The study found that retired NFL players had a higher incidence of mild cognitive impairment than the general population–35 percent of the spouse-reported sample exhibited signs of clinically significant impairment, compared to a previously published rate of 5 percent prevalence for men under 75. “This is certainly suggestive of the possibility that there is an increased incidence of late-life cognitive impairment in retired NFL players,” the researchers write, but they also warn that since there was no control group available to compare with, it’s too early to draw conclusions in this realm.
Significantly, the study also found that former football players’ conditions didn’t look very different from anyone else with the same level of cognitive impairment due to, say, Alzheimer’s. This suggests that CTE might not be its own, unique disease, according to Randolph. “Different neurodegenerative diseases have very different cognitive profiles,” he says. Though they all involve some sort of cognitive impairment, diseases like Huntington’s, Alzheimer’s and Progressive supranuclear palsy (PST) differ in the patterns of degeneration they cause.
Chris Nowinski is a co-director of the Center for the Study of Traumatic Encephalopathy at the Boston University School of Medicine. He calls it “preposterous” that Randolph’s study concluded CTE might not be its own disease because the retired football players had impairments similar to those of other patients with mild cognitive impairment.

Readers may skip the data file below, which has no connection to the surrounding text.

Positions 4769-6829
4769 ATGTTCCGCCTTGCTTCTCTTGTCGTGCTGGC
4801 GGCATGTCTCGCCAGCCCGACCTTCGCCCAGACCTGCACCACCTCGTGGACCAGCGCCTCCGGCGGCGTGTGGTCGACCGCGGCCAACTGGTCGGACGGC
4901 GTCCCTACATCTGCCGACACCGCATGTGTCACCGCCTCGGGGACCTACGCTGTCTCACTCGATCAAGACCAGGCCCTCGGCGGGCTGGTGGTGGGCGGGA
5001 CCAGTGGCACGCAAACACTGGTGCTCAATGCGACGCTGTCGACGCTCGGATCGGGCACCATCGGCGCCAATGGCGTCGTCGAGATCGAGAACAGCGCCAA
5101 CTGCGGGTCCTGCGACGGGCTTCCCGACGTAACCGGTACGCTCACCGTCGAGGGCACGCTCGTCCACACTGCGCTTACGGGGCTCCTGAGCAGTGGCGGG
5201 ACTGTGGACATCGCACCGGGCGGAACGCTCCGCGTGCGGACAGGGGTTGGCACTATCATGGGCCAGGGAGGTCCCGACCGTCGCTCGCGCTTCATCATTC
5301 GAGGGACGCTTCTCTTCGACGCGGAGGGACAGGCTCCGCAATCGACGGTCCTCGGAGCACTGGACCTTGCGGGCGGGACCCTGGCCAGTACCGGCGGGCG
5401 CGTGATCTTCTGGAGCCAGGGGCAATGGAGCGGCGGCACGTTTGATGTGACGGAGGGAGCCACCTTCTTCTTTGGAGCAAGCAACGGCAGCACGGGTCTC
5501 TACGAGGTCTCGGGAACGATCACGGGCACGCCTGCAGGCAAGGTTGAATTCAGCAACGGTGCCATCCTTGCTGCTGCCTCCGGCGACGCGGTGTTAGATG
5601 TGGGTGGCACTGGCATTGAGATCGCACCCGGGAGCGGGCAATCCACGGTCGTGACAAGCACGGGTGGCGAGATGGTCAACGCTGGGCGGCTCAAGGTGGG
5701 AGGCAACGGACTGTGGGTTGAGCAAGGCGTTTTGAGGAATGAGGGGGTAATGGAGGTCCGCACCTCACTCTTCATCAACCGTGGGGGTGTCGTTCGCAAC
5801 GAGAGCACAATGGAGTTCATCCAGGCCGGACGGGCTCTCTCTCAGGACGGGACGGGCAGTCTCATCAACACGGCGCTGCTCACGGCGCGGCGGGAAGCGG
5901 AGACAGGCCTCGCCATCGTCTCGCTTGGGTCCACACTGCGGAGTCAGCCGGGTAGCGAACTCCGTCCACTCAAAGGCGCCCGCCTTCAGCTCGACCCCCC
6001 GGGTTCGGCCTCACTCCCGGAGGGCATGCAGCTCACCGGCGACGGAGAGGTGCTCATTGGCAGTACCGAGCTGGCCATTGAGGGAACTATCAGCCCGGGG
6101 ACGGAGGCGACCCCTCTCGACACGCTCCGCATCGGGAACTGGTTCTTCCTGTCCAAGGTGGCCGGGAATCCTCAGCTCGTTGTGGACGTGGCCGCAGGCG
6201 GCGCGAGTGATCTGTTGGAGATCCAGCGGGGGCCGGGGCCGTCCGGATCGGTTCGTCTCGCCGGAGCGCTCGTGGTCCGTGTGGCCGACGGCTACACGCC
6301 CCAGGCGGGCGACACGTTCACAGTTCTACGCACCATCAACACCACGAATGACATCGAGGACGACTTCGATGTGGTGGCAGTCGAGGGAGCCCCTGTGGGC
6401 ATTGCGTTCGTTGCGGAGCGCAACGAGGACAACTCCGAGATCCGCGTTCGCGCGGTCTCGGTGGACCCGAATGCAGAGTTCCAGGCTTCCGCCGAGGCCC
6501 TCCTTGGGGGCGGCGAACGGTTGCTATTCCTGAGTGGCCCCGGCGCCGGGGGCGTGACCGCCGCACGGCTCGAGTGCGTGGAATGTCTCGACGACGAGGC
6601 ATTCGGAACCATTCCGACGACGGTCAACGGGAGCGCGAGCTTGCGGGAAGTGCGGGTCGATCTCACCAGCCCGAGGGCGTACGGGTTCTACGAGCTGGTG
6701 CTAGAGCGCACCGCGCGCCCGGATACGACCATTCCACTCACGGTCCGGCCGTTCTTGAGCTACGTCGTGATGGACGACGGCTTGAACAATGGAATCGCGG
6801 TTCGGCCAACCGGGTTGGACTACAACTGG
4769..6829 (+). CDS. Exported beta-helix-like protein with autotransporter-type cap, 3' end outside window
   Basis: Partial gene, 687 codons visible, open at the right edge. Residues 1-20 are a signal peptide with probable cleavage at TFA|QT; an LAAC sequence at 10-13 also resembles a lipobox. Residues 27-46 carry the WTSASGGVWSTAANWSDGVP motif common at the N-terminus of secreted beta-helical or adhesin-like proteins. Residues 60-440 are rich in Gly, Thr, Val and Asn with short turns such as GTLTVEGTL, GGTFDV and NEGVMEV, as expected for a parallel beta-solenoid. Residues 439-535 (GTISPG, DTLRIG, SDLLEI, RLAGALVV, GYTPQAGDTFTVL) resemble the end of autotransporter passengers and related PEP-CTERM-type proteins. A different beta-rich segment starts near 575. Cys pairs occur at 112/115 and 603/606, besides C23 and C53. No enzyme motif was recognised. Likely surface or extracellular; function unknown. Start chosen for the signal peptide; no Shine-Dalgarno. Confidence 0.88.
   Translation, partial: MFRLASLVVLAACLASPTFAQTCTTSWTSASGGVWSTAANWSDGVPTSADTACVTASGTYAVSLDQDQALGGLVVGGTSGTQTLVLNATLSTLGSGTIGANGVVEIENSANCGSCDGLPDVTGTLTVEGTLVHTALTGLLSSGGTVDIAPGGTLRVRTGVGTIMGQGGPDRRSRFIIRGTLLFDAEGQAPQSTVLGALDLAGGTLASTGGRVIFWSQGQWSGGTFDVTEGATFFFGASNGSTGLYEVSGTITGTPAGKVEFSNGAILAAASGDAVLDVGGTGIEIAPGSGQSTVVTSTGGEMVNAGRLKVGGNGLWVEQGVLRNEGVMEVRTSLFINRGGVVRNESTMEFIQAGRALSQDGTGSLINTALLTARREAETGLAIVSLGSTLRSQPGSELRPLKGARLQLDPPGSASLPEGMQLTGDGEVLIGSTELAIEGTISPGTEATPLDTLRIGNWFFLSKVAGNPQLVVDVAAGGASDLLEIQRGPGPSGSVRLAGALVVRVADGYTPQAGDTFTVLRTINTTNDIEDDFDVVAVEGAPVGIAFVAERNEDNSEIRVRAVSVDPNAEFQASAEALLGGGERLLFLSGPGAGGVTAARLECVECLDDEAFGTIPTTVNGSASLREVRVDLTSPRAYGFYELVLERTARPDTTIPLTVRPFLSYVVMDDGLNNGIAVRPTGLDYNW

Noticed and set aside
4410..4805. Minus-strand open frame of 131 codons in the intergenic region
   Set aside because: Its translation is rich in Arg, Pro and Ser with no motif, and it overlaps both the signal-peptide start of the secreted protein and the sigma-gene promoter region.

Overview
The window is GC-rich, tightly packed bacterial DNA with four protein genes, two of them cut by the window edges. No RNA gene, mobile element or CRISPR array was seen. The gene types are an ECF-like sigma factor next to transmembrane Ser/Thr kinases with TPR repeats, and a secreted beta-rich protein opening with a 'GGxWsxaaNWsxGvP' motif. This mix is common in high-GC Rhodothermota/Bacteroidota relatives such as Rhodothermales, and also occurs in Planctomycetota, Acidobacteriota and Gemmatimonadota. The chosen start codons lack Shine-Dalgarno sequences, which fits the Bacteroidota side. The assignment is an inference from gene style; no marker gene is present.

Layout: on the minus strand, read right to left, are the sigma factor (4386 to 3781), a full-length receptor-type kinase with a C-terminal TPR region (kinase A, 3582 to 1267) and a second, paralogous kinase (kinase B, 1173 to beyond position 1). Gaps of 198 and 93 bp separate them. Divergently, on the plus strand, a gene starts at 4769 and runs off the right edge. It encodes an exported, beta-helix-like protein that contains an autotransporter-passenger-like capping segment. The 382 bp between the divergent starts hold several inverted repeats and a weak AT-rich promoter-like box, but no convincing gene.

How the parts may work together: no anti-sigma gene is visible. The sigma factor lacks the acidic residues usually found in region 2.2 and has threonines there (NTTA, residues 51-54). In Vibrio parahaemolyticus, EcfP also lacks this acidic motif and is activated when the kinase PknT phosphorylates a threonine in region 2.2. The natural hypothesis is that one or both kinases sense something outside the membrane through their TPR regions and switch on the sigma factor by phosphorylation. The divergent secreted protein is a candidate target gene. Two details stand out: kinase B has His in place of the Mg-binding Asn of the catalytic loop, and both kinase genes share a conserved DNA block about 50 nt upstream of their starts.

It’s like saying, ‘Cancer is found in lots of different places. It could be in the brain, it could be in the liver, so it’s just cancer. There’s no reason to distinguish between the two.’“This paper shows a lack of understanding of neuropathology,” he says. The finding that retired football players showed similar attention and memory problems to people with mild cognitive impairment (MCI) is to be expected, according to him. “We know that the MCI population and the CTE population both have damage in the medial temporal lobe and the frontal lobe. The difference is where the damage is outside of those areas.”
“All along folks have been saying the differences are behavioral and executive. That those are the things they didn’t test, that’s the most clear and surprising flaw in the study,” he explains. “‘It’s like saying, ‘Well, cancer is found in lots of different places. It could be in the brain, it could be in the liver, so it’s just cancer. There’s no reason to distinguish between the two.'”
Still, “no one disagrees that there needs to be a lot more done on CTE,” Nowinski says.
But even if CTE might not be a disease in its own right, as this paper argues, the potential link between football and brain damage hasn’t been disproven. Football players might still be at higher risks for Alzheimer’s or another neurodegenerative disease. To start, Randolph advocates a random, controlled epidemiological study that could more definitively say whether or not cognitive impairment has a higher prevalence among retired NFL players than the general population.